Lo said the panel hopes that the recommendations prompt voluntary action. "We think these will work best if doctors as a profession say, 'We need to do more to restore trust,'" he said.

More information

To read the report, visit the Institute of Medicine.



SOURCES: Bernard Lo, M.D., professor, medicine, and director, program in medical ethics, University of California, San Francisco; Peter Lurie, M.D., M.P.H., deputy director, Health Research Group, Public Citizen, Washington, D.C.; Linda Golodner, president emeritus, National Consumers League, Washington, D.C.; Conflict of Interest in Medical Research, Education, and Practice, Institute of Medicine, National Academy of Sciences, Washington, D.C.


'/>"/>
Copyright©2009 ScoutNews,LLC.
All rights reserved  

Related medicine news :

1. Virginia Tech Review Panel Calls For Reform of Mental Health Treatment Law
2. CryoCor Invited to Participate in FDA Advisory Panel Meeting on Atrial Fibrillation
3. Patient Safety Authority Board of Directors Names Infection Advisory Panel
4. Partners Rx Chief Pharmacy Officer, Richard Bullard on Panel Discussion at the Fall 2007 Managed Markets Summit (MMS) in Phoenix, AZ.
5. Billians HealthDATA GM Speaking on Dreamforce 07 Panel
6. FDA Panel Recommends Approval of SyntheMeds REPEL-CV(R) Adhesion Barrier for Pediatric Patients
7. Abaxis Announces New Waived Kidney Check Panel Exclusively for Imaging and Radiology Centers
8. Health Courts Critic to be Featured Speaker at Wyoming Patient Safety Panel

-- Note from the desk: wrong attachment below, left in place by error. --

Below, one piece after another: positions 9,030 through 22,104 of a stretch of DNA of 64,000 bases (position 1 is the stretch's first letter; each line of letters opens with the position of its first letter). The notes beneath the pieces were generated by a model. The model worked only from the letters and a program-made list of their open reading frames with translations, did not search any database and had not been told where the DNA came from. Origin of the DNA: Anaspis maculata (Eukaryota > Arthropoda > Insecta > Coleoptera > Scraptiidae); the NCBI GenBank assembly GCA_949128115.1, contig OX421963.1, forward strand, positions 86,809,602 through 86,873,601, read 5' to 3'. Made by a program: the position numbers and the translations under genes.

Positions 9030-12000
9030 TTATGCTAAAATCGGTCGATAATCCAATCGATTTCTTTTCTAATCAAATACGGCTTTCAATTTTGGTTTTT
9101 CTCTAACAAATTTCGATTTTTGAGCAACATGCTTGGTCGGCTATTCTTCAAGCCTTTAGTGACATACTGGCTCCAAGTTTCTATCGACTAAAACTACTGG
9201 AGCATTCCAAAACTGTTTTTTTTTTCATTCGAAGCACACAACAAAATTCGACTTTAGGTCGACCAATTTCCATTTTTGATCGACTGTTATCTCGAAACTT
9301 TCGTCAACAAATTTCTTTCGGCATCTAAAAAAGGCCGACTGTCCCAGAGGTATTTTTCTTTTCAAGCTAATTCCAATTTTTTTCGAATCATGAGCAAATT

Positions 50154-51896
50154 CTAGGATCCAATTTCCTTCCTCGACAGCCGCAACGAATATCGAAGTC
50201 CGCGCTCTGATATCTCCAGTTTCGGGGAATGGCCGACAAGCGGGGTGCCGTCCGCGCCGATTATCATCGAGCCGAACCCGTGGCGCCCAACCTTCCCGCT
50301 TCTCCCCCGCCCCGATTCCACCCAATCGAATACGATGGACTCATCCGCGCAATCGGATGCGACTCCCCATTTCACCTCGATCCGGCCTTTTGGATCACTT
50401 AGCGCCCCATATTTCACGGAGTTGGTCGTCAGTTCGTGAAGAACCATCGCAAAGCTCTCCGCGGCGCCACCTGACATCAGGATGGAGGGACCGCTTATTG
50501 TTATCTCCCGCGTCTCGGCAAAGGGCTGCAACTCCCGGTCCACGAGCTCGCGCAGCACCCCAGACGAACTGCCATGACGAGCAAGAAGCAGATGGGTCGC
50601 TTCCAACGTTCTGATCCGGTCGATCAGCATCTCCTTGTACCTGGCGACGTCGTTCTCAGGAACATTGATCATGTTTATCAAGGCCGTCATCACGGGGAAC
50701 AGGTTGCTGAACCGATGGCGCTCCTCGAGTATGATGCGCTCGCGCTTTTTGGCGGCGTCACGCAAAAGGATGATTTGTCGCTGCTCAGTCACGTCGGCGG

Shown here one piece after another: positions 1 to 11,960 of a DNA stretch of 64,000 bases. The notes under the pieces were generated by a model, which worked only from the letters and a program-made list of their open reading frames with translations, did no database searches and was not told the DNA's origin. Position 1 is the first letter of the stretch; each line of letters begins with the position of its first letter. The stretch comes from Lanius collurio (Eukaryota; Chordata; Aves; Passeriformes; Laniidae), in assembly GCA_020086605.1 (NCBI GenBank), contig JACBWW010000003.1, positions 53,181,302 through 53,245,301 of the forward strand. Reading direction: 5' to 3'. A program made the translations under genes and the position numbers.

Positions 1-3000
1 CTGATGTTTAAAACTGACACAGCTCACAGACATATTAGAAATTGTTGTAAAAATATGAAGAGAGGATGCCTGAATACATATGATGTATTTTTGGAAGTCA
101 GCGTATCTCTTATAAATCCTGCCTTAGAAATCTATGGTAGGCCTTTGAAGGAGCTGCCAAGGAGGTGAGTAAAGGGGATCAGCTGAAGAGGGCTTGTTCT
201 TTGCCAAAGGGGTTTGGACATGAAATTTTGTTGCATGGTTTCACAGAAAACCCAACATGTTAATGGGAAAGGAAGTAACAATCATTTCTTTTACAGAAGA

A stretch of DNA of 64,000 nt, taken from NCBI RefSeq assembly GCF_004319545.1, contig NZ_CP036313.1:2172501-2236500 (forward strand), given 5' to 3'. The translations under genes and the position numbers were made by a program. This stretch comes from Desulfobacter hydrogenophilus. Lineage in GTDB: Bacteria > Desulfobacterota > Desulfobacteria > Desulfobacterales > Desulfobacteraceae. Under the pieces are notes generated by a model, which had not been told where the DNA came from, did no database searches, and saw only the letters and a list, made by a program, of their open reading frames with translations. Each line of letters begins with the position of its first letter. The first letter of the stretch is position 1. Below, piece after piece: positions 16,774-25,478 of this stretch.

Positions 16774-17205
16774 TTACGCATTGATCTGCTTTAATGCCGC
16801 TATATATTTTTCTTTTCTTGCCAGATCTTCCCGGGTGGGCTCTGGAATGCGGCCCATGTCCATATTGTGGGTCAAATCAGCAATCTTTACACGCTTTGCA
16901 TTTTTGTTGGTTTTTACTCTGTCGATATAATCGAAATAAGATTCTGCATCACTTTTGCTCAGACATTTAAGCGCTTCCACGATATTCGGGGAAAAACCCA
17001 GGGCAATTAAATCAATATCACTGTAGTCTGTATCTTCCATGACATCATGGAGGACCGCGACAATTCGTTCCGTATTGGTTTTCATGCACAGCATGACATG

9. FDA Panel Mulls Ban on Kids Cold Medicines
10. FDA Panel Weighs Ban on Kids Cold Medicines
11. FDA Panel Recommends Ban on Cold Medicines for Kids
Post Your Comments:
*Name:
*Comment:
*Email:
Related Image:
Panel Seeks Fuller Disclosure of Drug Company Payments
(Date:6/26/2016)... ... , ... PawPaws brand pet supplements owned by Whole Health Supply ... health of felines. The formula is all-natural and is made from Chinese herbs that ... Cat Kidney Support Supplement Soft Chews are Astragalus Root Extract and Rehmannia Root ...
(Date:6/25/2016)... ... June 25, 2016 , ... Austin residents seeking Mohs surgery services, can ... Surgery and to Dr. Russell Peckham for medical and surgical dermatology. , Dr. Dorsey ... cancer. The selective fellowship in Mohs Micrographic Surgery completed by Dr. Dorsey was under ...
(Date:6/25/2016)... (PRWEB) , ... June 25, 2016 , ... As a ... Magna Cum Laude and his M.D from the David Geffen School of Medicine at ... returned to Los Angeles to complete his fellowship in hematology/oncology at the UCLA-Olive View-Cedars ...
(Date:6/24/2016)... CA (PRWEB) , ... June 24, 2016 , ... A ... procedures that most people are unfamiliar with. The article goes on to state that ... but also many of these less common operations such as calf and cheek reduction. ...
(Date:6/24/2016)... (PRWEB) , ... June 24, 2016 , ... ... Conference and Scientific Sessions in Dallas that it will receive two significant new ... the grants came as PHA marked its 25th anniversary by recognizing patients, medical ...
Breaking Medicine News(10 mins):
(Date:6/24/2016)... 2016 According to a new ... Pen Needles, Safety Pen Needles), Needle Length (4mm, 5mm, ... Mode of Purchase (Retail, Non-Retail) - Trends & Global ... the market for the forecast period of 2016 to ... Billion by 2021 from USD 1.65 Billion in 2016, ...
(Date:6/24/2016)... , Belgium , June ... MKT: VNRX), today announced the appointment of Dr. ... of Directors as a Non-Executive Director, effective June ... Company,s Audit, Compensation and Nominations and Governance Committees.  ... Dr. Futcher will provide independent expertise and strategic ...
(Date:6/23/2016)...  MedSource announced today that it has selected ... of choice.  This latest decision demonstrates MedSource,s commitment ... clients by offering a state-of-the-art electronic data capture ... as the EDC platform of choice in exchange ... has long been a preferred EDC platform by ...
Breaking Medicine Technology: